On December 15th, the University of Wisconsin- Milwaukee will announce the new chancellor who will take over for Mark Mone, who has served as Interim Chancellor since Michael Lovell officially stepped down before fall semester.
The process of selecting a new chancellor is in progress, with applications for the position currently being analyzed by the UWM Chancellor Search Committee.
UWM is looking for a “…chancellor with the strategic vision, personal integrity, energy, and leadership skills to steer a large, dynamic, institution within a statewide public higher education system,” according to the Chancellor Search page.
What is missing from this list of suggested requirements? Someone who is actually going to stick around.
Martin Klotsche, the first chancellor of UWM, served from 1956-1973 and has been the longest reigning chancellor in the history of the university. Granted, 17 years is a long time to hold the position, but ever since then, the longest the position has been held was for 7 years, by John H. Schoeder from 1991-1998. This is a problem.
Take Lovell, for example. He jumped around a lot before attaining the position of UWM Chancellor, having multiple short term positions in Pennsylvania, Kentucky, and UWM, as well. Not saying it’s a bad thing to travel around for jobs, but if a chancellor is willing to automatically jump to the next best offer, they are not what UWM needs. Especially going across town to our rival.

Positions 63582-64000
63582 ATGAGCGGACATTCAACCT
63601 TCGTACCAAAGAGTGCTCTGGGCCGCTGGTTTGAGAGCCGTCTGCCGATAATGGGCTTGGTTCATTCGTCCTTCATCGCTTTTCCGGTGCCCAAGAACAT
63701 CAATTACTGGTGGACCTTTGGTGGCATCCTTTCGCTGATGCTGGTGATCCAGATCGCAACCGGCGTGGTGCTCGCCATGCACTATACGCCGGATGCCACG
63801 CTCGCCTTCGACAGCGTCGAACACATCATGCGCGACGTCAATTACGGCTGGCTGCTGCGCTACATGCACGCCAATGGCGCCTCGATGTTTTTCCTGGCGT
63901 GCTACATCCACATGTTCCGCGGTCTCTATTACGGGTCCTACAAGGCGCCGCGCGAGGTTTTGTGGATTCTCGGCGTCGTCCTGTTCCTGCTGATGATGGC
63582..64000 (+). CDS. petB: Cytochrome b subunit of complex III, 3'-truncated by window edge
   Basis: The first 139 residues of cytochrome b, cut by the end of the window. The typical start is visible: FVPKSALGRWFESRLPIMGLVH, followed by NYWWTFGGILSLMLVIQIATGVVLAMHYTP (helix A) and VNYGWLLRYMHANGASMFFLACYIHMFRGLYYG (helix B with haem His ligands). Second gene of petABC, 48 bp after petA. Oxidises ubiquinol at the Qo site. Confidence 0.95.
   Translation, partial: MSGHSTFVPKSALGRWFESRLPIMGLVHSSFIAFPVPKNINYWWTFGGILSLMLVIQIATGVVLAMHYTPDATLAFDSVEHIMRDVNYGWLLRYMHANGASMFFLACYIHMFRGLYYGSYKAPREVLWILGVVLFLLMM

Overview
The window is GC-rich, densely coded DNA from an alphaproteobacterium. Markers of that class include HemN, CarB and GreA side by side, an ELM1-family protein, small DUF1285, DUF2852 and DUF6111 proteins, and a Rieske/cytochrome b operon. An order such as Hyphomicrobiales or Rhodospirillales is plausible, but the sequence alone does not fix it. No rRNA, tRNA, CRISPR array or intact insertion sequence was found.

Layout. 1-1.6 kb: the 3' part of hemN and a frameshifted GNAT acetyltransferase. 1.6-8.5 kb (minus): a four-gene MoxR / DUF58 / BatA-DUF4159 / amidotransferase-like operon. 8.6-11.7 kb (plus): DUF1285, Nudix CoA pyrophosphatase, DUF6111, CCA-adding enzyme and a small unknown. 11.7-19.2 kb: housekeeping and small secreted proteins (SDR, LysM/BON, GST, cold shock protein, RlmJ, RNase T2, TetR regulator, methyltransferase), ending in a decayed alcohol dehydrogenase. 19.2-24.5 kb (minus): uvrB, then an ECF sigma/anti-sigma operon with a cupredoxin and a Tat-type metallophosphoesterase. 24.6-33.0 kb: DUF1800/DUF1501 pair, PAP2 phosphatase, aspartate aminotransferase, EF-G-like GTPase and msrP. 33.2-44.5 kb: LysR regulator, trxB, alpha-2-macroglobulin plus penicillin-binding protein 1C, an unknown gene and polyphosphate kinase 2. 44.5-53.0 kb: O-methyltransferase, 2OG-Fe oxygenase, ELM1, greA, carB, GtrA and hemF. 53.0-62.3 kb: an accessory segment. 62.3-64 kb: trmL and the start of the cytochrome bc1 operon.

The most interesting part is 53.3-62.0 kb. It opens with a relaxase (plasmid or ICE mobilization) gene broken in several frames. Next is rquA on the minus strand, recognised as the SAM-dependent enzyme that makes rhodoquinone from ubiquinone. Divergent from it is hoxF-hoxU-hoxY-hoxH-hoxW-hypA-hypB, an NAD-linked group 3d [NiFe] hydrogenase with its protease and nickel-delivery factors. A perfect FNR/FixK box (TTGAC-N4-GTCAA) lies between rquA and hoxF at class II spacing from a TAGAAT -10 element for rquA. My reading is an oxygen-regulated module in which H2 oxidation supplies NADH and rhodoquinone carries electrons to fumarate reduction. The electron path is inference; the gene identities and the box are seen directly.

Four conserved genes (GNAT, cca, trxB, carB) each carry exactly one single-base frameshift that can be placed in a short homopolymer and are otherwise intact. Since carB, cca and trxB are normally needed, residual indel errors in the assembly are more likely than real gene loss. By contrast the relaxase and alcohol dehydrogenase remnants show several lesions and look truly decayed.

The list of potential chancellors has not yet been disclosed, but I am still hoping that Interim Chancellor, Mark Mone, is in the running. He started off as an Assistant Professor in the Sheldon B. Lubar School of Business in 1989, and has been with the university ever since. Following a list of promotions and moving up the ladder, he was named Interim Chancellor beginning Fall Semester 2014. With a resume that proves loyal to UWM, I can’t believe that he wouldn’t be at least considered for the position.
If the UWM Chancellor Search Committee follows the same path and chooses someone with a scattered resume and work history, they may be willing to leave just as quickly as Lovell did. Change and progress takes longer than you may think. If we are switching out chancellors every five years or so, how can goals even be met?